Objective: The dental safety net includes the facilities, providers, and payment programs that support dental care for underserved populations including those individuals disadvantaged by a variety of social, economic, and health conditions. Its components-health centers, dental schools, clinics, Medicaid-oriented dental practices, free-care programs, hospital emergency rooms, and others-vary in availability, comprehensiveness, continuity, and quality. The objective of this overview is to identify options and opportunities for policy changes to enhance oral health professional workforce in the safety net.
Methods: Characteristics of the dental safety net and its components are reviewed and compared.
Results: Professionals who now staff the dental safety net are a small subset of US dental providers and few current trainees anticipate practicing in these programs. Therefore, the safety net will continue to confront workforce challenges.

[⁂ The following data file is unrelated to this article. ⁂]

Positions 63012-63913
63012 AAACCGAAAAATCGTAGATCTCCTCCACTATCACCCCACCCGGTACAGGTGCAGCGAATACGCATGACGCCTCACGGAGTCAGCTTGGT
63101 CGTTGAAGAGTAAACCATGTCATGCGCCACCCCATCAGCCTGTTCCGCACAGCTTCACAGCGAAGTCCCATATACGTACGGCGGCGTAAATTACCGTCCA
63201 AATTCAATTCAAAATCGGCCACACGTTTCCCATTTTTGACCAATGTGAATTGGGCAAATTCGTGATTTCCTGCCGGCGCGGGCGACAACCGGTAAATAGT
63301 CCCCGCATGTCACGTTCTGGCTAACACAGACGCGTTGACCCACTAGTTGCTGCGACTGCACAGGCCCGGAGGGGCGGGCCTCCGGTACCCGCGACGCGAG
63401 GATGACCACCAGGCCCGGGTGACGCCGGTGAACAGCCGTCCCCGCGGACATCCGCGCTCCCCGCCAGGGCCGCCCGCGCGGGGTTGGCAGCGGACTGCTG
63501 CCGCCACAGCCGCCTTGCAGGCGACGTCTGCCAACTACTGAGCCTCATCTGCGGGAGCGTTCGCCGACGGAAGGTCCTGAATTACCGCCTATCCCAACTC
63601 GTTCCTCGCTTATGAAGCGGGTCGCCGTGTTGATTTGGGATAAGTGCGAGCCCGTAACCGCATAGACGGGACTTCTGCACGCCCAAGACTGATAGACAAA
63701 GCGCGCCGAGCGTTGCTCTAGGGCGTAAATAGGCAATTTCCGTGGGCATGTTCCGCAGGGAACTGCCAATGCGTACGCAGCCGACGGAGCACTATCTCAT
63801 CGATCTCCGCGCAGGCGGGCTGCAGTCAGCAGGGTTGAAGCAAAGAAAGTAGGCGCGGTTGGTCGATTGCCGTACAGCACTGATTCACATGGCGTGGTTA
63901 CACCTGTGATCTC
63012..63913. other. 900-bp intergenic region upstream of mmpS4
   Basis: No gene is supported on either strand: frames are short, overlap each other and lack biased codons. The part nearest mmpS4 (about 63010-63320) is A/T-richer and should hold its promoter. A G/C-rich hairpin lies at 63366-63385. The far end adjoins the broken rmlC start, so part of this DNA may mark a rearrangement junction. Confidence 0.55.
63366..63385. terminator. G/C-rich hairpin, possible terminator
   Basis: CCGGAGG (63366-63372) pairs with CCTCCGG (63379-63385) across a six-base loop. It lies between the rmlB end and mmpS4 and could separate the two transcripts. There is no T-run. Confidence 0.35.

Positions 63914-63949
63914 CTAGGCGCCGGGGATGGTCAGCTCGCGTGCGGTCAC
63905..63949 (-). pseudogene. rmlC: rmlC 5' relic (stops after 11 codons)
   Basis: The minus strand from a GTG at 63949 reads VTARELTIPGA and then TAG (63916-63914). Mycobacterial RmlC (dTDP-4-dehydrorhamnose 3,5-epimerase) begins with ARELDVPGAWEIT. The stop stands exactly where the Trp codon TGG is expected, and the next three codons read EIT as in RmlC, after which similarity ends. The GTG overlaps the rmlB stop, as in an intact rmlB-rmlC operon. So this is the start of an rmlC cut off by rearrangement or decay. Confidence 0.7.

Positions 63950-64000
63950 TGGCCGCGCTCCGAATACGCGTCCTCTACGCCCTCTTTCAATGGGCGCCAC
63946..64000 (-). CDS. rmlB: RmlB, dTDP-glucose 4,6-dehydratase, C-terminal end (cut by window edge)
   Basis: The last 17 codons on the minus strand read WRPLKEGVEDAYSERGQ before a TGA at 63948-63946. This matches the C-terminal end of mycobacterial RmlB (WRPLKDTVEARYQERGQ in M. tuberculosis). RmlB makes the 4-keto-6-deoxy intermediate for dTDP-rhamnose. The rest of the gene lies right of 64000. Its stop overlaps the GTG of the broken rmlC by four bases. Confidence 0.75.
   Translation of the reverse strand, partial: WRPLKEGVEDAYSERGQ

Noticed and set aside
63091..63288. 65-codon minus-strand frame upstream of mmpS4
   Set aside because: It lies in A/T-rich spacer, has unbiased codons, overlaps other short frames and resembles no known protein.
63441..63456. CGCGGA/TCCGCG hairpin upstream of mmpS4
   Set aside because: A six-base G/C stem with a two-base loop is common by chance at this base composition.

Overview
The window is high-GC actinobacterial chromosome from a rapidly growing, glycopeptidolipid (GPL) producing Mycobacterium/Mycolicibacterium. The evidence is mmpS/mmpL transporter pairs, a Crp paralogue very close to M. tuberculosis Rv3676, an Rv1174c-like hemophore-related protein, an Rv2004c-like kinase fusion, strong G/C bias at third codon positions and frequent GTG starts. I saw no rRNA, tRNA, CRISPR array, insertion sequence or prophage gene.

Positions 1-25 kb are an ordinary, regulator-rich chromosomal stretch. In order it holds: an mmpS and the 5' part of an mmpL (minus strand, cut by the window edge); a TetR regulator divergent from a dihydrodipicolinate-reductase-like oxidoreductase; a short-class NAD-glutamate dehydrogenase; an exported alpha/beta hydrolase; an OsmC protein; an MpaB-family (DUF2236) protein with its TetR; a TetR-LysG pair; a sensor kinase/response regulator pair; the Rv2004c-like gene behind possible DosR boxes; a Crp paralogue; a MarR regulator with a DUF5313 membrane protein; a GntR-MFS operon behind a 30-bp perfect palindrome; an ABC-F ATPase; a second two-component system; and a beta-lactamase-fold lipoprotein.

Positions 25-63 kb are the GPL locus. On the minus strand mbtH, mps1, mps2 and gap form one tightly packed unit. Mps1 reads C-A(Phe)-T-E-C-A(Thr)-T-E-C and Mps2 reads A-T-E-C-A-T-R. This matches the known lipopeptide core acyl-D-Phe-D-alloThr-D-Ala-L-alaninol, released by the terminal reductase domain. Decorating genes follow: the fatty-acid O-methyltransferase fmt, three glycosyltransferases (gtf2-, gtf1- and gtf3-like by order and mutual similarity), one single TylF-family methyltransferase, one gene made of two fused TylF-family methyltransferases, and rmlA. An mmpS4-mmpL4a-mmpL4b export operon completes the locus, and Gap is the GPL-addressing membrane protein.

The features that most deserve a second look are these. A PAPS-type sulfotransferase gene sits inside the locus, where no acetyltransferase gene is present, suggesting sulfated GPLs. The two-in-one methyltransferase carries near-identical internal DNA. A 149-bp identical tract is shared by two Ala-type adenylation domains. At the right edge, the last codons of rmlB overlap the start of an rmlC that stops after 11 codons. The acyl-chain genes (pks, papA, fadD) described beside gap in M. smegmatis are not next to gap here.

Conclusions: Multifactorial policy alternatives to increase the availability of dental professionals who care of the underserved include proposed changes in dental education, licensure, scope of practice for allied dental personnel, and federal and state financing of public insurance. Also needed are local efforts to establish social norms and activities among private dentists that engage more private practitioners in care of the underserved.